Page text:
Further perusal of the historic pub interiors list shows that we have most certainly been sold a pub with theis CAMRA survey. When is a restoration not a refit after all? Of the five pubs in Central London with authentic pub interiors, two are Sam Smiths who go a bomb on turning back the clock and the other three are pleasant enough tourist traps. Whilst I would agree the The Salisbury on St Martin’s Lane has a sumptuous gin palace interior, you are talking absolute bollocks if you are saying that nary a lick of paint has seen it. There is definately at least a screen that has been taken down.

Things get even more suspicious when we look at North London. The Salisbury Green Lanes, and the Queen’s Hotel in Crouch End. Both nice, rambling examples of Victoriana, who have both been – as the CAMRA North London Drinker pamplet says – sympathetically restored. The Salisbury was more authentic back in the days I drank there, cheap and nasty with its rambling rooms. But again tell me that this was not a seperated pubs and you will be talking nonsense.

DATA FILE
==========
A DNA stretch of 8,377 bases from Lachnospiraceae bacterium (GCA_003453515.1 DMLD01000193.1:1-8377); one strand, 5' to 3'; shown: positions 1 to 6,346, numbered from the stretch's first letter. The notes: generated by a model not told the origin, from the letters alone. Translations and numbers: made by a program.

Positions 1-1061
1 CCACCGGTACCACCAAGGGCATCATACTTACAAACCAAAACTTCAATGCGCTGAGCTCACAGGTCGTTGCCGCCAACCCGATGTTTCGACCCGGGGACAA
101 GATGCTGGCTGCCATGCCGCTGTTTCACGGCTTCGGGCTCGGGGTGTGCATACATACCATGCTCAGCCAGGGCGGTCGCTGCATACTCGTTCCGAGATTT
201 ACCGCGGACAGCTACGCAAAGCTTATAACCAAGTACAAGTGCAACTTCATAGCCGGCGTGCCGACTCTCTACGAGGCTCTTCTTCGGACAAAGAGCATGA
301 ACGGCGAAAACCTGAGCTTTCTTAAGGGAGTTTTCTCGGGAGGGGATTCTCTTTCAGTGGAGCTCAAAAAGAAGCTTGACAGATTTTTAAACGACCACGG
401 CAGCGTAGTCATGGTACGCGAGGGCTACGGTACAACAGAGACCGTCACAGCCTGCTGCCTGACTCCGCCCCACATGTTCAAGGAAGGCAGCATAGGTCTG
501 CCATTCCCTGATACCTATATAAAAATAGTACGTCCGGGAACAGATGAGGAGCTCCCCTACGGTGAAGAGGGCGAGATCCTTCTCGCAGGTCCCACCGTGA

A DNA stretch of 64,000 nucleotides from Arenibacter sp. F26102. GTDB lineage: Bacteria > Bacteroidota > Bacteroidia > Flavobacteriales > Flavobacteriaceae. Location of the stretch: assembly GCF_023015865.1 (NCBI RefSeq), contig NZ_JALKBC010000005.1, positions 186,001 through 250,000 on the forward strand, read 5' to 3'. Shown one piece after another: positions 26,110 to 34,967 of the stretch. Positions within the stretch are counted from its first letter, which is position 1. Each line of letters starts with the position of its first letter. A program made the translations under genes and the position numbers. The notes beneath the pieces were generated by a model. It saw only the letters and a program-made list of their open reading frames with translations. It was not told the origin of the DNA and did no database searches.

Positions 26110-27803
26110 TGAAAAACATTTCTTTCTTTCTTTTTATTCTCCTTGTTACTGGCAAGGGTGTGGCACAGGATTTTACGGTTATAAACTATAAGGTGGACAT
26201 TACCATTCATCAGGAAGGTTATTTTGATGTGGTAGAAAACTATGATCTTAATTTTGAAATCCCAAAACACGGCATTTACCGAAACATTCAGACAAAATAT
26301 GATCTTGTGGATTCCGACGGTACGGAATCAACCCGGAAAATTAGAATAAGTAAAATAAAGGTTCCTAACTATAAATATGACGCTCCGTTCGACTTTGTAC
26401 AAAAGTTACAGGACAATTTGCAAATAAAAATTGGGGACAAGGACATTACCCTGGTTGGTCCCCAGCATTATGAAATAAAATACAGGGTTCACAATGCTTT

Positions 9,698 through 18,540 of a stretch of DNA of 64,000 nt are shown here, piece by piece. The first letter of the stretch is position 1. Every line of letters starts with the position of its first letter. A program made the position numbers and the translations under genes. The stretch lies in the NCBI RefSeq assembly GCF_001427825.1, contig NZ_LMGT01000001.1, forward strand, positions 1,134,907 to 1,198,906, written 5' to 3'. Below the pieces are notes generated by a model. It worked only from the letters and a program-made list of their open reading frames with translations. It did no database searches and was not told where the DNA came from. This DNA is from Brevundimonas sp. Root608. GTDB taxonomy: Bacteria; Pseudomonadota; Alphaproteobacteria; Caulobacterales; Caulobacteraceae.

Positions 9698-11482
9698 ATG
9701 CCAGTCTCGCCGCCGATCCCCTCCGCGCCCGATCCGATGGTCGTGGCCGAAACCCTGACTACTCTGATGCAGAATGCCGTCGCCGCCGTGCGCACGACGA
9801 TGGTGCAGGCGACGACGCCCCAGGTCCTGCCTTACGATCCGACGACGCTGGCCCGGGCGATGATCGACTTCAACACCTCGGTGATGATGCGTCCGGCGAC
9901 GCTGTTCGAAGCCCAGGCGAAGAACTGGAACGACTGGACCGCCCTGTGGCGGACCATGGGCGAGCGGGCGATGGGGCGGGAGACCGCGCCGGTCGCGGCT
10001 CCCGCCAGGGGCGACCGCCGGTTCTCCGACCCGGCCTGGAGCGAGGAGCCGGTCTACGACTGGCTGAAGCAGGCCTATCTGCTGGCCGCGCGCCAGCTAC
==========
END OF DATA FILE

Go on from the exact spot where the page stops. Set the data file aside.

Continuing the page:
Yet again this list is a CAMRA backslap to the “protected pubs” or to the occasional pub chain that tries to restore a pub. And don’t get me wrong, restoring a pub is a nice enough idea. But let us not pretend that nothing has changed for two hundred years. Show me a pub on their historic interiors list with a ladies toilet and I’ll show you the door.

It is intereresting that the Guardian piece notes a 1930’s estate pub to be added to the list. I would be surprised that any other estate pubs, or indeed pubs built this century have made the list. It’s a horse brasses or nothing kind of list.